Hardy and can stand up to wind . . James Stirling

First published in New Zealand TV Weekly, July 11 1966.

WNTV1's gardening expert is an enthusiastic Scot

Every week fan mail pours through to the NZBC's gardening experts. Now meet your favourite man of the soil.

James Stirling, WNTV1’s gardening expert, is setting something of a record on New Zealand television. His weekly programme is now in its fifth year-and shows no sign of flagging. Unscripted, unrehearsed, he projects a real personality across the camera. Anyone interested in horticulture finds him irristable-and even on non-gardeners he exerts a magnetic pull. His rich Scots accent, undiluted even after forty years in New Zealand, throbs with the fervour of one to whom gardening is not just a hobby but a passion.

If only I had colour

My one regret about getting into television is that I will be too old when colour television comes along. Doing a gardening programme in colour, you will really have the public at your mercy, he says.

On his WNTV1 programme, he works in a studio camouflaged so successfully that even when he planted some potatoes, close colleagues swore that it was being done in his own garden.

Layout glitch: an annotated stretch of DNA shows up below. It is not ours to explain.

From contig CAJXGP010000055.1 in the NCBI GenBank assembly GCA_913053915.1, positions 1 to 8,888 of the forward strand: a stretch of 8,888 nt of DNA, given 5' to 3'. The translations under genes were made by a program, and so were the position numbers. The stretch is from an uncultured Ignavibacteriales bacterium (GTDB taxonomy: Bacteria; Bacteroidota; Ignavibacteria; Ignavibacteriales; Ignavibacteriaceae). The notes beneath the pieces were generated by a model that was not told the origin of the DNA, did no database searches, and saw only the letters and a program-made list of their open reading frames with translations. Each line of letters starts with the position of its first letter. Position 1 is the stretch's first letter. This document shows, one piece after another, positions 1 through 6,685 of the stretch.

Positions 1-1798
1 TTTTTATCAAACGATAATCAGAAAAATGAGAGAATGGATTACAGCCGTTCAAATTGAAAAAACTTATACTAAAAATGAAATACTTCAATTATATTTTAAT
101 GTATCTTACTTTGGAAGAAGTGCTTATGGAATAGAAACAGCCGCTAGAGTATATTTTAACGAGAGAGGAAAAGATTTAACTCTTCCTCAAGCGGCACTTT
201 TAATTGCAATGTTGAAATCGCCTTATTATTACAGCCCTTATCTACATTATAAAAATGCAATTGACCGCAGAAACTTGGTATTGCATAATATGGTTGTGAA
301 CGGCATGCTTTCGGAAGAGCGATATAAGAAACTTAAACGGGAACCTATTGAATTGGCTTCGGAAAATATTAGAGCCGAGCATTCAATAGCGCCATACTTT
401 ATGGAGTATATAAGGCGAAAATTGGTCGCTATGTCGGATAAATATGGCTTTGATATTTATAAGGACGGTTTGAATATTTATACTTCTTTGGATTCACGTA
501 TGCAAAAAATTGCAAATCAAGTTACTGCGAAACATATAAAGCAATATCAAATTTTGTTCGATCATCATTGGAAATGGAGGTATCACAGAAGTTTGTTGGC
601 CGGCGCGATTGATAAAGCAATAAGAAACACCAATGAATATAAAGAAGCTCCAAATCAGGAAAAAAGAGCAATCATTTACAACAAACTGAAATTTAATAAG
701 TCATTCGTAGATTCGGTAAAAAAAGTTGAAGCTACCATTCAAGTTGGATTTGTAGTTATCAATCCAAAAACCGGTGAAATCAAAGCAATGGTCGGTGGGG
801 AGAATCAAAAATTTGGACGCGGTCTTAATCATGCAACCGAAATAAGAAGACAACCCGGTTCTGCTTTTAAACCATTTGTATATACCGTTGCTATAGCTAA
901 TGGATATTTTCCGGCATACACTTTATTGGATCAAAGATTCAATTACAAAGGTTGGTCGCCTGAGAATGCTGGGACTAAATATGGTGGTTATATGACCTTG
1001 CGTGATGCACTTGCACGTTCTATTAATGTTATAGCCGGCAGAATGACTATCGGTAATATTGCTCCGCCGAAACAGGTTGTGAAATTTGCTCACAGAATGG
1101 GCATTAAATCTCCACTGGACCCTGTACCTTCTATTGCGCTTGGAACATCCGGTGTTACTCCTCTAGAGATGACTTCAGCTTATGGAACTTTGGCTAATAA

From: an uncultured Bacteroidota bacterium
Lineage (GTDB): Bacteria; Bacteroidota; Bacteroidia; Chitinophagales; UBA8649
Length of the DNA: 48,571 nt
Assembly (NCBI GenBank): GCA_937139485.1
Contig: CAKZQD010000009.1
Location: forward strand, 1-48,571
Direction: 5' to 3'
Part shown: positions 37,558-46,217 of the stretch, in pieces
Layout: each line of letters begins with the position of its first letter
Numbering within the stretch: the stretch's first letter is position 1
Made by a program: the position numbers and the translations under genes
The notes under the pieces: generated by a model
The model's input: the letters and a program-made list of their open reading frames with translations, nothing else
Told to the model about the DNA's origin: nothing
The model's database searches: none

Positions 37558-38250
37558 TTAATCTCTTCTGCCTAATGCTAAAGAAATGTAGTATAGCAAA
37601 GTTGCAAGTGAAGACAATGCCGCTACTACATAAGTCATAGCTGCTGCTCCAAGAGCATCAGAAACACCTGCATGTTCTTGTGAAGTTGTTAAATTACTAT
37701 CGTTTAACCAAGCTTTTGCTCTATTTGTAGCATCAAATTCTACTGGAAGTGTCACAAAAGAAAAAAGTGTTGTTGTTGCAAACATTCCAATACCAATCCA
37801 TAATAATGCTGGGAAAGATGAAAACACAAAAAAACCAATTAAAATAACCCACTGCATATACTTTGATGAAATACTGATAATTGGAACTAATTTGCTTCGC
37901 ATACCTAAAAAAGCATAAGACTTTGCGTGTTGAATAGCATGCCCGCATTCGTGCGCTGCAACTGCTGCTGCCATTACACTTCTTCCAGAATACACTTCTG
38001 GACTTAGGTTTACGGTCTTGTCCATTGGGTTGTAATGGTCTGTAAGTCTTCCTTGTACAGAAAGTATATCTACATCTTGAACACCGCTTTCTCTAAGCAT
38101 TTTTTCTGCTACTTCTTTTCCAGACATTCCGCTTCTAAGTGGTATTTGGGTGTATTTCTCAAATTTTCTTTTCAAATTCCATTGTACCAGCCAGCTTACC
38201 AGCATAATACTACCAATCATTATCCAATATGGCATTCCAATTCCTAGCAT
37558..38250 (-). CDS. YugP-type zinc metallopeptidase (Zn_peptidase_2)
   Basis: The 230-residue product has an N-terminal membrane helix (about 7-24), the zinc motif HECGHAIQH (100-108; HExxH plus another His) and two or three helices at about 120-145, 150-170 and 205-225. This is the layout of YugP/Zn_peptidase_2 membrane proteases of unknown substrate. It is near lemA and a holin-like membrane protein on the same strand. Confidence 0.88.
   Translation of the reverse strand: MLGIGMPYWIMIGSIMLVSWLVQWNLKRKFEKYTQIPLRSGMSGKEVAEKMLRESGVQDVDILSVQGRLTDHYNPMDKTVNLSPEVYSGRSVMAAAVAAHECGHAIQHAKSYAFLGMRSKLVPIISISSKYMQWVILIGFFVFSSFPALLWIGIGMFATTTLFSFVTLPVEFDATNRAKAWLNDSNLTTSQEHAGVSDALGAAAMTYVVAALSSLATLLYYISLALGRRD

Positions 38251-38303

When he first started the programme he was so overwhelmed with letters that he had to ask his viewers to stop the inundation. I just couldn’t answer them all. I had piles this high (he waved at a waist-high imaginary heap of letters).

Disconnect telephone

It got so fierce that my wife had to disconnect the telephone “and go out for the evening.

A fourth generation gardener, Mr Stirling, comes from the county of Angus, near where the Queen Mother comes from.

He has been in horticulture all his life. His chief work, as head of the Ministry of Works gardening section, has been to landscape big road cuttings near Wellington, and to fill vacant government-owned building plots with attractive gardens.

Too much wind

Wellington is a marvellous working city-but I would not like to retire here. there is too much prevailing wind. I am keen on growing fruit and vegetables when I retire. It gives me a lot of pleasure to give them away. I would like to go to Tauranga or Hawke’s Bay-but I suppose I will have to do what my wife says

No notes

Asked how, he achieves his remarkable spontaneity, Mr Stirling says that he gave WEA lectures for 27 years. I never spoke from a note after seeing people beginning to nod at my first lecture when I was reading from notes.

After being used to giving two-hour lectures on gardening, it’s no problem to fill a 15-minute television show.

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